The firms bidding for the new Wales rail franchise will be asked to look at alternatives for delivering electrification of the main valley lines services. The Welsh Government has told them that the planned £350 million "conventional electrification" is not the only option.
The four bidders have been told that diesel-only services must end on all services using Cardiff Queen Street station, leaving three options:
- Conventional electrification, with overhead wires
- Stored energy systems, using the latest battery technology
- Hybrid systems, which could combine diesel and electricity
Asked if the potentially cheaper alternatives to conventional electrification would be a permanent solution or only used until overhead wires were installed, a Welsh Government spokesperson said it was a question that would be discussed with the bidders over the coming months.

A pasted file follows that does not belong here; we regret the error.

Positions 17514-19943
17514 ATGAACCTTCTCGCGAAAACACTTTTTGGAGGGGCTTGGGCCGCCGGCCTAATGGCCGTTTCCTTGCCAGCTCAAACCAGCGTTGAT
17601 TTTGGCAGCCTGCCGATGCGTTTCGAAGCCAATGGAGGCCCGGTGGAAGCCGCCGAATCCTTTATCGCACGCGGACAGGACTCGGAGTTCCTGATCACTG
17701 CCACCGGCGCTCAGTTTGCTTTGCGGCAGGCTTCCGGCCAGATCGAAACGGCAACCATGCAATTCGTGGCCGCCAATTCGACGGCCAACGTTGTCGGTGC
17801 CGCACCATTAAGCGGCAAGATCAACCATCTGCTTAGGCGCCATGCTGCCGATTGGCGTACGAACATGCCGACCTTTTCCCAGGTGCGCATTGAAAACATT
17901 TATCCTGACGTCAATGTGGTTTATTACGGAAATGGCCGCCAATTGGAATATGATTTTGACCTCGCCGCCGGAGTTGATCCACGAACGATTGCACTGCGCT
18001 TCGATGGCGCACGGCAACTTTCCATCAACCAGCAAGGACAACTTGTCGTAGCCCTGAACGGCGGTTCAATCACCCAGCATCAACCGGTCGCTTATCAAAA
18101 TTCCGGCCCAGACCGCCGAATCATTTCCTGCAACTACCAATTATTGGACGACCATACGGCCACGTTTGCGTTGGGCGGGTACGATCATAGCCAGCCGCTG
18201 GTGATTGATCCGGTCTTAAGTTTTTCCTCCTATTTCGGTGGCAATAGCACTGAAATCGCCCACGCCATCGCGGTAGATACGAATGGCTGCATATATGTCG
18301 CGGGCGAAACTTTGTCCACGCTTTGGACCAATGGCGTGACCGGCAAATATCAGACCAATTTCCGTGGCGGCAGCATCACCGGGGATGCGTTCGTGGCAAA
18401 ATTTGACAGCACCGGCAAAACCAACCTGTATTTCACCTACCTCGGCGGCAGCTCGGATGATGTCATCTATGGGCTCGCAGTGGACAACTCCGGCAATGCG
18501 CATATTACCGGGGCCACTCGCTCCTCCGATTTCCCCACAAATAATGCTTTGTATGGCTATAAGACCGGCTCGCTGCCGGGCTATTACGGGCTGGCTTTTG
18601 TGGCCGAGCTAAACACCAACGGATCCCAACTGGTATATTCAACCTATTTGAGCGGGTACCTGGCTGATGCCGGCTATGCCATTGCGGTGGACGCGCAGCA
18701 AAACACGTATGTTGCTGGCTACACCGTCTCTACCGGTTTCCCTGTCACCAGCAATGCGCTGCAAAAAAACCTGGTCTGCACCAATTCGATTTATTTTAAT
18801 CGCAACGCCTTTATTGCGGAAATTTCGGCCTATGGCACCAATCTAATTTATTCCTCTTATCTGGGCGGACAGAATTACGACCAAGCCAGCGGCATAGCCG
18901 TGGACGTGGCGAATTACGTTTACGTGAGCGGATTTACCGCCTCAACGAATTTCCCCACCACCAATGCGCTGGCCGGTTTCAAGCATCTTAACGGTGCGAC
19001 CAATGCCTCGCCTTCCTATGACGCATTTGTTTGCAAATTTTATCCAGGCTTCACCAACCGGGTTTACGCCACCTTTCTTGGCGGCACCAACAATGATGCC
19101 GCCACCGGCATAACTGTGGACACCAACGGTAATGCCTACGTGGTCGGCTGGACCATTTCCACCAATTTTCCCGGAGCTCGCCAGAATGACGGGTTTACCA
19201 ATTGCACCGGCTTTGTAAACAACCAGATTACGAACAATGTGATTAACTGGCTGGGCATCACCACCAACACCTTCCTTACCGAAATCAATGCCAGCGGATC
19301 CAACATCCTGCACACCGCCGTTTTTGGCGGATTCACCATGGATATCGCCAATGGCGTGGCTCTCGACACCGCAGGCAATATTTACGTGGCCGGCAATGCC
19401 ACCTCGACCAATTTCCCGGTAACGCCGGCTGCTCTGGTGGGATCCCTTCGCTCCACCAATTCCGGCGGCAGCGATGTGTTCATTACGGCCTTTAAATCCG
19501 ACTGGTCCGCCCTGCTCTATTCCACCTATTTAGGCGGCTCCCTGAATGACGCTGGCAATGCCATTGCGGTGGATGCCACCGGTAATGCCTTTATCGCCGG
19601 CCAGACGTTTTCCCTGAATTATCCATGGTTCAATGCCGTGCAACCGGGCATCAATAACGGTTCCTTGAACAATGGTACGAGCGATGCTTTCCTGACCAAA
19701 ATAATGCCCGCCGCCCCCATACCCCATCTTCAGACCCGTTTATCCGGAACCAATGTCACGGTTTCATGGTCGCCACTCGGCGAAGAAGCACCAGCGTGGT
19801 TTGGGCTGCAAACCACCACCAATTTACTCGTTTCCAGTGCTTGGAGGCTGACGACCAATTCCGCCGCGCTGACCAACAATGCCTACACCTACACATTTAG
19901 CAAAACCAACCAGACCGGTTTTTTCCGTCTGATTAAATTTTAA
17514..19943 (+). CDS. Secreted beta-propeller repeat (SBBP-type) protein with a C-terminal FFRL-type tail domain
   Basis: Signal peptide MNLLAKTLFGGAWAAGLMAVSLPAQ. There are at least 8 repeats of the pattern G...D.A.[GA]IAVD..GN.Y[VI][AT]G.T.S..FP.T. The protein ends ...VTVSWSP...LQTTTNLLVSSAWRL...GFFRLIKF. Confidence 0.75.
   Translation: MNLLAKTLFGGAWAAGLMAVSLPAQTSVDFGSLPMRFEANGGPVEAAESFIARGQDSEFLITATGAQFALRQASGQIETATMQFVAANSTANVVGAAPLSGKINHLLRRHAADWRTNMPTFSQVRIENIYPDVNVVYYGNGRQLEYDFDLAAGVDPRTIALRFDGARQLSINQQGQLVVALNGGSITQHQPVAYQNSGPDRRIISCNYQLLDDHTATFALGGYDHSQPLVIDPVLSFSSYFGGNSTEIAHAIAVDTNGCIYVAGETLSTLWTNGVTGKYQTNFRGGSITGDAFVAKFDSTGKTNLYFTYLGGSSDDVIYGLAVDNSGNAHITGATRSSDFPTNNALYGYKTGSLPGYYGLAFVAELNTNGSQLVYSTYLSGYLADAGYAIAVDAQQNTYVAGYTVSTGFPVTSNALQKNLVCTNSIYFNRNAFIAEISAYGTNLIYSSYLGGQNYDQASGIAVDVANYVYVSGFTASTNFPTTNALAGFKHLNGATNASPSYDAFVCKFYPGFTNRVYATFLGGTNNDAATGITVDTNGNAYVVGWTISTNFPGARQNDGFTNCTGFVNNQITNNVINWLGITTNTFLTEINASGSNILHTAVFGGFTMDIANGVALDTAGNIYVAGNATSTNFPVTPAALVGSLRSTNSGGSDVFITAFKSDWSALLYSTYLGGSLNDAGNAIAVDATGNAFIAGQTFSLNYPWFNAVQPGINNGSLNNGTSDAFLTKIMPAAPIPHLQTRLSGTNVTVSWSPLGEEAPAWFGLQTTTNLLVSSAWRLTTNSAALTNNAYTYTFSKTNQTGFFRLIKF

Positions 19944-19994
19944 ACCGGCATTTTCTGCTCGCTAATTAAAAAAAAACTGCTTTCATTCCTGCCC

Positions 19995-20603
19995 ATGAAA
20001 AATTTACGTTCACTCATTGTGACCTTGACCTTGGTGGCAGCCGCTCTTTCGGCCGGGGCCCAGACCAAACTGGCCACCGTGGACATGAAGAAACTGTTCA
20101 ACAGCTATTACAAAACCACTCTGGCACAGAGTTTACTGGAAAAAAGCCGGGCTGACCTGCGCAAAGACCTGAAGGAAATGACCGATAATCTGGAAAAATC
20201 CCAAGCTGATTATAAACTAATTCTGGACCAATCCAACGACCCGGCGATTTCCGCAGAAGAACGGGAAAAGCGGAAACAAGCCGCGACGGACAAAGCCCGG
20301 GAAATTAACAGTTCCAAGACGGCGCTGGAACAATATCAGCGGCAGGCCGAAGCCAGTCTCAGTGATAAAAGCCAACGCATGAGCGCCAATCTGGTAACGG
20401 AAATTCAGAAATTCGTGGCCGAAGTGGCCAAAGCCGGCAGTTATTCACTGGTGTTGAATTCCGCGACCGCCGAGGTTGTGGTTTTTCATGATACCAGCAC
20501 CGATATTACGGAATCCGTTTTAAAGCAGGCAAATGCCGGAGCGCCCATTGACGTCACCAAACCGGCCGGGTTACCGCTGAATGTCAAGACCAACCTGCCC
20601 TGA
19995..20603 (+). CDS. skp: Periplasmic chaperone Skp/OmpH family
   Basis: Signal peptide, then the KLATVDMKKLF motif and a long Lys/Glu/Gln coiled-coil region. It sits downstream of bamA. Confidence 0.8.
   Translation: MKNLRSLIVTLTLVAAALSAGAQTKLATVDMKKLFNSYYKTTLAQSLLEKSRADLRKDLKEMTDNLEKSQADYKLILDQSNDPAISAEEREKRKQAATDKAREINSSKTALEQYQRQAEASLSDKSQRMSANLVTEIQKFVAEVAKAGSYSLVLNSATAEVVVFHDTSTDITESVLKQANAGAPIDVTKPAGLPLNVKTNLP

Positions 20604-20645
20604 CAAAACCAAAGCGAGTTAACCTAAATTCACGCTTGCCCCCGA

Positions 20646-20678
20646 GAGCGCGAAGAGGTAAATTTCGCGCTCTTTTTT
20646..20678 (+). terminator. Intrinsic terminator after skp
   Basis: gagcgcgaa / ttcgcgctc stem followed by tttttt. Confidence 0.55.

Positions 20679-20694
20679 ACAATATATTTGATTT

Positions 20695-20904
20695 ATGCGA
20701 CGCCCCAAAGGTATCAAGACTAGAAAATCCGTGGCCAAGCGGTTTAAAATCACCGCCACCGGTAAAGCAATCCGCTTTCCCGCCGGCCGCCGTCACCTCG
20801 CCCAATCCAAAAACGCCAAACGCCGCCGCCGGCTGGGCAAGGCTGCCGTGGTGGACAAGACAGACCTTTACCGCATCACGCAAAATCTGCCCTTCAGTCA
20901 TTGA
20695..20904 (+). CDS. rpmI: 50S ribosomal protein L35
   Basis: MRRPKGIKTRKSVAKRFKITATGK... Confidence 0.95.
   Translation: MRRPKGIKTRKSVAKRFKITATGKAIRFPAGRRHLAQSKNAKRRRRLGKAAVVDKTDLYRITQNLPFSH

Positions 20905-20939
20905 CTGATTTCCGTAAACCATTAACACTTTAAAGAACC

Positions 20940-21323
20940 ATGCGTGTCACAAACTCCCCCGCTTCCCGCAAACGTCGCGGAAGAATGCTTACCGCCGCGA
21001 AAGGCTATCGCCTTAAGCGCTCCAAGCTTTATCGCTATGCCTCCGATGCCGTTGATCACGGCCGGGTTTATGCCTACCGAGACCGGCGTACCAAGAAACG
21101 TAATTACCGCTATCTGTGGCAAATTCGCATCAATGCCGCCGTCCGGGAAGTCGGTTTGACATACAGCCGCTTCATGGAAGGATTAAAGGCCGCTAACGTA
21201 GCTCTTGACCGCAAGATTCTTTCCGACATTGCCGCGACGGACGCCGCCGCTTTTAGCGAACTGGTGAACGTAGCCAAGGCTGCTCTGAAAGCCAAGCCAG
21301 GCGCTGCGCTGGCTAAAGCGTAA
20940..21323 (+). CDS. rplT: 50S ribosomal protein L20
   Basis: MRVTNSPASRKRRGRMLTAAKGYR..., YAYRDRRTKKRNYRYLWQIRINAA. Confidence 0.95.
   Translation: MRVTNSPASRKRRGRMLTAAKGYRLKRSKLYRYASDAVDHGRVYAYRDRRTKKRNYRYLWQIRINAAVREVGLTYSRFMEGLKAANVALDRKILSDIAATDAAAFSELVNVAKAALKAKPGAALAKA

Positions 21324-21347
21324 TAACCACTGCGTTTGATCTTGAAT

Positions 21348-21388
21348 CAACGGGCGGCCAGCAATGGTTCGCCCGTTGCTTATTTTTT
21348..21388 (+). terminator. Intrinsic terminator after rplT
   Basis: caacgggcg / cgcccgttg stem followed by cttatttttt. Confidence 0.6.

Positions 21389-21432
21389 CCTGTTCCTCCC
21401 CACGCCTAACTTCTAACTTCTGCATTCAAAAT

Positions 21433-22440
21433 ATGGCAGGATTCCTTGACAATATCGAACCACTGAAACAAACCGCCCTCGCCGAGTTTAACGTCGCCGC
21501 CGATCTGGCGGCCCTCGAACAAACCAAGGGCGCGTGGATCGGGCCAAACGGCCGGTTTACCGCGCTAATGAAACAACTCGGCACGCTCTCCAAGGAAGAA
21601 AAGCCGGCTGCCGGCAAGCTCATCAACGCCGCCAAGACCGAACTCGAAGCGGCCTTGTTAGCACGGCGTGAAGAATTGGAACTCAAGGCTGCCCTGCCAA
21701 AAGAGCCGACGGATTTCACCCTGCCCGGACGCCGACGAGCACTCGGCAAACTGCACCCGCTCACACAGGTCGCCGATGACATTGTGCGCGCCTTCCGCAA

The plans announced by the Economy Secretary, Ken Skates, also include a series of requirements aimed at improving the quality of all trains on the Wales and Border routes.
- High quality rolling stock with wifi, passenger information displays and adequate space for luggage and bicycles
- All carriages to be suitable for passengers with reduced mobility
- Extra capacity to cope with existing and forecast growth in passenger numbers so no one has to stand for more than 20 minutes
- Rapid boarding and alighting on South Wales Metro services in particular